Jenny Campbell, a banker turned entrepreneur and one of the new Dragons from the BBC’s Dragons’ Den, took time out from her busy schedule for a quick chat with Seedrs.

In an effort to settle a debate amongst ourselves at Seedrs, we asked Jenny which she felt was more important, the product or the person. She said, “That one’s an easy one for me. For me, it’s about the person.”

We were also interested in how Jenny’s proven business acumen will help her on Dragons’ Den. “Well, I’m a banker turned entrepreneur. I was a banker from the old school, where you’d do training as you climbed up the ranks, including technical qualifications in lending propositions and the security you need and risk appetite.

So, I think in a technical way. I have all that in my kitbag. On the top of that, I did the management buyout at YourCash in 2010. I have built up entrepreneurial experience. I’ve done fundraising. I’ve done exits. I’m well connected in the adviser market in terms of corporate, financiers and lawyers and so on.”

So, what’s the single most important thing to do before you say “Yes” to an investment?

She feels that you should trust your intuition from the beginning. “Don’t prolong things and start doing lots of due diligence and ‘umming’ and ‘ahhing’. If it doesn’t feel right at the beginning, then it’s unlikely to turn around. But, once you have decided to go with something, due diligence is important. You need to see what’s the actual proposal.”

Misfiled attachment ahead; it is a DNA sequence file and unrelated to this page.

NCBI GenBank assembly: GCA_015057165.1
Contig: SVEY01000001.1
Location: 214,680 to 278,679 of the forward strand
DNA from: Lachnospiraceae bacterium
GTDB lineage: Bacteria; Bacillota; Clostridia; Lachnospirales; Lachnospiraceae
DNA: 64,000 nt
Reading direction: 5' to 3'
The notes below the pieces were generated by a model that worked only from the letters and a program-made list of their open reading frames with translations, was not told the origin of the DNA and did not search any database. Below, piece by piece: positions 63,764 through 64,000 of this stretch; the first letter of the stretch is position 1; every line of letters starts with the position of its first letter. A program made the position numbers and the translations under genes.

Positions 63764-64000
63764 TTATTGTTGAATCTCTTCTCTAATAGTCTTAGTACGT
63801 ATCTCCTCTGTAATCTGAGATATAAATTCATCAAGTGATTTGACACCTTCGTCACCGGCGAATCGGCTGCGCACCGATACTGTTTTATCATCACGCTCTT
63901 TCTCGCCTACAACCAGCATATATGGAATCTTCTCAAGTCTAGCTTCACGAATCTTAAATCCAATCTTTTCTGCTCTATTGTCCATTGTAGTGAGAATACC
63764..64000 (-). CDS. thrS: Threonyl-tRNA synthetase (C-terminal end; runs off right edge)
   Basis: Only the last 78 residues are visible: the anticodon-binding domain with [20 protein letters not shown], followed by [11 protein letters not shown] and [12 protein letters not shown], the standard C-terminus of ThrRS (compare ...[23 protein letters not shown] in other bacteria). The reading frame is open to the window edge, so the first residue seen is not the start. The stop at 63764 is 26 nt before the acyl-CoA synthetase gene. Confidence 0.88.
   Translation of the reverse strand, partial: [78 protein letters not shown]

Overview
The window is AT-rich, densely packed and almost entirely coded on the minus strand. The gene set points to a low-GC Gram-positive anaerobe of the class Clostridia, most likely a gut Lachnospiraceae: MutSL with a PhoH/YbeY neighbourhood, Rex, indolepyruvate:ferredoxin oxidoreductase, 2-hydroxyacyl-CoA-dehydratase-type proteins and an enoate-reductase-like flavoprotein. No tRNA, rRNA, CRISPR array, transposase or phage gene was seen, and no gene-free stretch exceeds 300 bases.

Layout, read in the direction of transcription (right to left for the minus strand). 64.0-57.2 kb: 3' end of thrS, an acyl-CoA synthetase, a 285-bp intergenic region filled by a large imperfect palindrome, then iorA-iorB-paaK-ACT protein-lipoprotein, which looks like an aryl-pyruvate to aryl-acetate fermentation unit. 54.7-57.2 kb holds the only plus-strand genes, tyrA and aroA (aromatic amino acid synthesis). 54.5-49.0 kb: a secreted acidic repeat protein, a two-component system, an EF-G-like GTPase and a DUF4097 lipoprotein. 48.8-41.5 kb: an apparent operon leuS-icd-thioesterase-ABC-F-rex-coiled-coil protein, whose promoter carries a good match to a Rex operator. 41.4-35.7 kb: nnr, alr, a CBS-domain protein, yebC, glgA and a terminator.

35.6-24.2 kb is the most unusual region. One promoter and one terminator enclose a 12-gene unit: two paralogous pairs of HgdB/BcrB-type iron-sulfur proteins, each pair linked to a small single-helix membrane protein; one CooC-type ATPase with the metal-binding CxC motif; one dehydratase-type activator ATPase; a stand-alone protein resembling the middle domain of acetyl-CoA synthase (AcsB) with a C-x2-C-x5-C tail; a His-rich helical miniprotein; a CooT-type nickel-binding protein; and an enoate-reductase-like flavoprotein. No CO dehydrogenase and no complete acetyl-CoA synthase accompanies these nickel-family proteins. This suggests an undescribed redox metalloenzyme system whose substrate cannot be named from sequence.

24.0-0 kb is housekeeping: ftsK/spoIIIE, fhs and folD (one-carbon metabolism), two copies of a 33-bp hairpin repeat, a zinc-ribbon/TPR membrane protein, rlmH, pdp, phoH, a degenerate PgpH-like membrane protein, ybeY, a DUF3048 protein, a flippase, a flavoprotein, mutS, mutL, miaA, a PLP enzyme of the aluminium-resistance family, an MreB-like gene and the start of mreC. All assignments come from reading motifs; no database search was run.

SEIS and EIS – not the be and end all

Although many investors look for tax breaks, Jenny doesn’t feel they should make or break an investment, a sentiment we agree with. “These are a nice to have, but you shouldn’t let the tax tail wag the dog. So, don’t invest because it has that label. But is a nice safety net to have in case of losses – it offers re-assurance.”

Diversification’s a must

Jenny echoes our advice to diversify an early-stage investment portfolio. She advocates a matrix approach, “I’m just beginning to build my portfolio now. Ideally, you’d like a spread of sectors. You’d probably like to have different stages of growth, a complete mix, really. It’s like your whole financial planning; you should have some in equities, some in bonds, some in the bank and some under the mattress.” 

Understanding risk and reward

A subject close to our heart at Seedrs, we just had to get her views on risk. “They should do their homework. Understand that this is high risk and be prepared to win some and lose some, because that’s the sort of investment it is at the end of the day.”

We like to have a balanced view at Seedrs, so although some would have shied away from the subject, we asked Jenny about her views on ventures that fail.

“We all like to say that you learn from your mistakes, but when it comes to money, naturally, you don’t want the mistakes to happen to you. But in theory, you really need to learn lessons and move on. You have to accept that if you’re doing multiple investments, and want the superior returns, then you will lose some. You always want to think about what didn’t I see, but then you can’t see everything. Things change in the market, or regulations – look at Brexit – no-one saw it coming. It all comes back to making sure that you diversify. If you’re going to go high risk, you’ve got to be prepared to win some and lose some.”

We also have Jenny’s valuable hints and tips for entrepreneurs, which make an interesting read, whether you’re an investor or entrepreneur.

Release your inner Dragon: take a look at the investment opportunities on Seedrs.

Investing in startups involves risks, including loss of capital, illiquidity, lack of dividends and dilution, and it should be done only as part of a diversified portfolio. This blog post has been approved as a financial promotion by Seedrs Limited.